The present study examined how a detailed analysis of type and timing of childhood adversities complements the understanding of sensitive periods for symptoms frequently reported in patients with psychiatric disorders. Depression, dissociation, and PTSD symptoms were selected as prominent in patients diagnosed with stress-related, affective, and personality disorders, but also as frequently reported comorbid symptoms in other diagnostic groups, including substance abuse and psychotic disorders e.g., [911]. Moreover, recruiting a larger transdiagnostic sample targeted the nature of ACE effects on severity of mental illness, as indicated by symptom severities. Comparing potential effects of experience load (or ‘dose’ effect) with those of certain experiences at specific, sensitive periods during development might suggest a common role of environmental stress in the development of symptoms, independent of disorder specific factors. The present study sought to clarify the impact of adversities on the course and severity of illness. Two hypotheses on the nature of this influence were tested: (1) stressful/traumatic experiences unfold psychopathology in vulnerable individuals in a dose-dependent manner, and (2) stressful/traumatic experiences are influential particularly at a certain time, i.e., during sensitive developmental periods. Referring to the intensity of common symptoms, both types of influence should be valid across diagnoses.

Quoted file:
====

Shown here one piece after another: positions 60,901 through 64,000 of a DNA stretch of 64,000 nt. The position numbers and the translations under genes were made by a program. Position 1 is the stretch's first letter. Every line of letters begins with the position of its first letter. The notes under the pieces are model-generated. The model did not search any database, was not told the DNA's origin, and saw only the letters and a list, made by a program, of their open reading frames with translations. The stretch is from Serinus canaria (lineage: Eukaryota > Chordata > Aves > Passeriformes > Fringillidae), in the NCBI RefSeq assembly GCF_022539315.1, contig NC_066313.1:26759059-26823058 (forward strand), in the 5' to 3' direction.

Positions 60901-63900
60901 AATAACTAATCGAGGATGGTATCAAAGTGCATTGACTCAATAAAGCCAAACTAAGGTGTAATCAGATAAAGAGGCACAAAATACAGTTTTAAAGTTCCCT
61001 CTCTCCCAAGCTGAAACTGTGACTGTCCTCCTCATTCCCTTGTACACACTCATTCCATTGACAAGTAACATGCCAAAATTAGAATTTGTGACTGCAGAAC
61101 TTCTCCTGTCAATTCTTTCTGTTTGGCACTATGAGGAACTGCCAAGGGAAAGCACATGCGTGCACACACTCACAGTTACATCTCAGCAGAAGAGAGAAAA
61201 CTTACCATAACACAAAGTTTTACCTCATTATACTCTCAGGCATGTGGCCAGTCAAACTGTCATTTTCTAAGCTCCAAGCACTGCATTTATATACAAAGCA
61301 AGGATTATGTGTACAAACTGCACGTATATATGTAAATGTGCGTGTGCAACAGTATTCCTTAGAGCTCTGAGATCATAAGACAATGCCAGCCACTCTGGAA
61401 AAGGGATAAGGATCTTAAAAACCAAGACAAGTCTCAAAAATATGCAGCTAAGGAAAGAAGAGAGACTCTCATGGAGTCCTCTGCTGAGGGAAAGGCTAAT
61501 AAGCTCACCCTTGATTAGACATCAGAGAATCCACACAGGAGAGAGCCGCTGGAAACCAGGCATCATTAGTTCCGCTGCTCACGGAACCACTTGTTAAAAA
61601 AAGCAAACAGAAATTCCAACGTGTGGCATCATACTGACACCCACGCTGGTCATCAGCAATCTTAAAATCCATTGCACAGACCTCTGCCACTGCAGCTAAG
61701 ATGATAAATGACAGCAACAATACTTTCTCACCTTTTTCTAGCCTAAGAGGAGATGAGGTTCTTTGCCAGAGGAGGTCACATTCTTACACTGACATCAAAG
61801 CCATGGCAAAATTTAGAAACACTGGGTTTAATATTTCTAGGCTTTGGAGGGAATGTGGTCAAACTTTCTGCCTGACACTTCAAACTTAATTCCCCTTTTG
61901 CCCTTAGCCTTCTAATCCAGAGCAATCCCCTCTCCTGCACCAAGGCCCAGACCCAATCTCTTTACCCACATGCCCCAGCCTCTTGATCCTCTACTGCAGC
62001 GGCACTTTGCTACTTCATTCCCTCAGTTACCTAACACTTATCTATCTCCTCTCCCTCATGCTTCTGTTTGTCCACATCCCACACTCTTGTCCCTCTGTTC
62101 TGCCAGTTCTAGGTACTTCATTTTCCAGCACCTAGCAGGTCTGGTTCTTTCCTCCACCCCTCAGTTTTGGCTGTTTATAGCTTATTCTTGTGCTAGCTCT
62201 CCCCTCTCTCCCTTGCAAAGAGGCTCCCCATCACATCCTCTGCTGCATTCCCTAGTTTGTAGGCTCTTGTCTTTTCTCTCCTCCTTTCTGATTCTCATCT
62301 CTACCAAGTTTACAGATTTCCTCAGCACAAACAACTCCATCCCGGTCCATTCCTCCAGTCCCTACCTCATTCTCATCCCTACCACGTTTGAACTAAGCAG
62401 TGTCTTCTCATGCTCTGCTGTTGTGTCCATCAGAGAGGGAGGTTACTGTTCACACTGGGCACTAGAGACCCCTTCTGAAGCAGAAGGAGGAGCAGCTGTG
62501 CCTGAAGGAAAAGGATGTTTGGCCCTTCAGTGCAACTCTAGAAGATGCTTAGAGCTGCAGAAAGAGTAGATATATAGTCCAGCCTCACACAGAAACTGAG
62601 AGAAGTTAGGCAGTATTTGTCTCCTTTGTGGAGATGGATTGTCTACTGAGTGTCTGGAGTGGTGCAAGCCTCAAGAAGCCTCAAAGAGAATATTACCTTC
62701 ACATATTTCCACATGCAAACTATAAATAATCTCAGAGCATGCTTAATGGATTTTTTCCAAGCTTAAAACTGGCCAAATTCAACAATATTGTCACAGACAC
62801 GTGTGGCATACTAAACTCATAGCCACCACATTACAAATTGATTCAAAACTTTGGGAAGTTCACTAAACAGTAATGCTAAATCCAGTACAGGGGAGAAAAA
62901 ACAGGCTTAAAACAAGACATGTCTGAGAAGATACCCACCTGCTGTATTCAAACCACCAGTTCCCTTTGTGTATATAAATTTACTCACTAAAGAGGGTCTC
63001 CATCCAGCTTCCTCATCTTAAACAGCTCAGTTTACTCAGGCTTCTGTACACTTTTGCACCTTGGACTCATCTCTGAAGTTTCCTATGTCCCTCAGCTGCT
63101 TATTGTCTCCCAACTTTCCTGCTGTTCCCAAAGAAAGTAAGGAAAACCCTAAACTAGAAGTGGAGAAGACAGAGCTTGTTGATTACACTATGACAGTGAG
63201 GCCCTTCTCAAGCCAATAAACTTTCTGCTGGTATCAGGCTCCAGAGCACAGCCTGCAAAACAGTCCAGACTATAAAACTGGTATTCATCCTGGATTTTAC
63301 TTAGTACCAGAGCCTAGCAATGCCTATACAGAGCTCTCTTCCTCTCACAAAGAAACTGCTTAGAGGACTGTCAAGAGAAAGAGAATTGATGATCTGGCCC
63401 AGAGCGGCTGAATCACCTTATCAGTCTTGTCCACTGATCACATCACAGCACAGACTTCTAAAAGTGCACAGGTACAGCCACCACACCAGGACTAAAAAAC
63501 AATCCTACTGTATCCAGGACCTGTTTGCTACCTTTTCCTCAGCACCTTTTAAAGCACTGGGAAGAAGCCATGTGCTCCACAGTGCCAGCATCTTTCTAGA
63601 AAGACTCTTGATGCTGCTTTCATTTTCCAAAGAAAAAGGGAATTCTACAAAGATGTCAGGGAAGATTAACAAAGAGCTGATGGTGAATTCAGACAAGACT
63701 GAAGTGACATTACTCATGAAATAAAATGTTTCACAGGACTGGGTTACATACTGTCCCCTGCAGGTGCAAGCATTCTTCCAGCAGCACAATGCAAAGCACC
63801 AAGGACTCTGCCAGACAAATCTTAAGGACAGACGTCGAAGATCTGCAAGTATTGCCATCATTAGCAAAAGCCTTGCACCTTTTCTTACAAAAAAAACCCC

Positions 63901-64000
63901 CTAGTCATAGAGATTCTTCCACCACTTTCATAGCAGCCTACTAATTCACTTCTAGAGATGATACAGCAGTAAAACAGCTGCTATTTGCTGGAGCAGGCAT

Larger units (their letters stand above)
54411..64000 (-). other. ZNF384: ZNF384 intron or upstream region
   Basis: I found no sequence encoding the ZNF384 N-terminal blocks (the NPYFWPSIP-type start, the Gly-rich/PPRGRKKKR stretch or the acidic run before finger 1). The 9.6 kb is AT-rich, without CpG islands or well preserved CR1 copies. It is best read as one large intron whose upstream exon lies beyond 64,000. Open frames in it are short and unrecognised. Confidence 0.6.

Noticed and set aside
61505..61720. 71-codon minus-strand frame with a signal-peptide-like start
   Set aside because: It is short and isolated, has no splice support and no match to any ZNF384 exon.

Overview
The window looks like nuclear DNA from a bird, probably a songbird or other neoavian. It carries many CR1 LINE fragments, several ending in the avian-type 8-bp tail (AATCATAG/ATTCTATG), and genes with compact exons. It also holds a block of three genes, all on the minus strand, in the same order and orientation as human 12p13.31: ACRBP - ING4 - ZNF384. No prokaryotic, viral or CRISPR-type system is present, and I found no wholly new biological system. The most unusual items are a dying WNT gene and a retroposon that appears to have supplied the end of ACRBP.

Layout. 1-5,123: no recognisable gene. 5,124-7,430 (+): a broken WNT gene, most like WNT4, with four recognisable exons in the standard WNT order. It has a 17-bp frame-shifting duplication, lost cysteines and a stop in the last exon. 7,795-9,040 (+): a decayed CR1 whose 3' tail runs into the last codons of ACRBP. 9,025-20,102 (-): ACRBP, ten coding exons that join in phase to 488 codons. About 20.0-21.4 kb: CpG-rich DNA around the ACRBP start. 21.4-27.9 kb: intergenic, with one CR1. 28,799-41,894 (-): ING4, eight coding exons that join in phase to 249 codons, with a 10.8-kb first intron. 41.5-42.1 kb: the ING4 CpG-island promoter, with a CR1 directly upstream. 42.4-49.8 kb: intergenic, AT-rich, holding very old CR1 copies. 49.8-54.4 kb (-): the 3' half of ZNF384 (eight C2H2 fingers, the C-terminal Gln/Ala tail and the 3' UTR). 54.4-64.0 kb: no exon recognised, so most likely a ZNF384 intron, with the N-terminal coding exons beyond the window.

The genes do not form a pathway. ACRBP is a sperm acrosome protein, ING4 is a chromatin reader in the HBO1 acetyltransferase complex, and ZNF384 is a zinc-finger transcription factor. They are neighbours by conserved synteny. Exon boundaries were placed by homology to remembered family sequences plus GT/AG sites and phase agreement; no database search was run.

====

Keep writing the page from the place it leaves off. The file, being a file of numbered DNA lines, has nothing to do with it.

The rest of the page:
In line with previous findings the present results confirm dose-dependent effects of ACE (multiplicity and overall severity) and traumatic experiences on severity of all three dimensions of symptoms [3, 6]. Moreover, the association between the MACE duration score and symptom severity scores suggests a common effect of elevated stress ‘load’: the earlier the abuse and neglect occur and the longer they last, the more severe the indices of psychopathology in adult patients. However, the effects of ACE type and timing on the severity of each symptom dimension indicate that certain types of experiences at specific sensitive periods have stronger impact on and more predictive strength for symptom development than global stress load (MACE measures duration, multiplicity and overall severity). Regarding type of experience, the present results emphasize the importance of emotional and physical neglect, which may have been underestimated when focusing exclusively on sexual abuse and traumata. Regarding timing of experience, the present results emphasize sensitive developmental periods between age 5 and 14, thus preschool age and early adolescence. The fine-grained analysis of windows of vulnerability for type and timing of ACE strengthens the model of sensitive periods of brain development [7, 8]. Periods around age 3–5 have been associated with hippocampus development [7], and may therefore be particularly sensitive for vulnerability for ACE and traumata fostering later dissociation and PTSD. Further windows of vulnerability affecting hippocampal development have been defined for ages 11–13, and windows affecting amygdala development (age 10–11) and the prefrontal cortex (ages 14–16) [7, 8].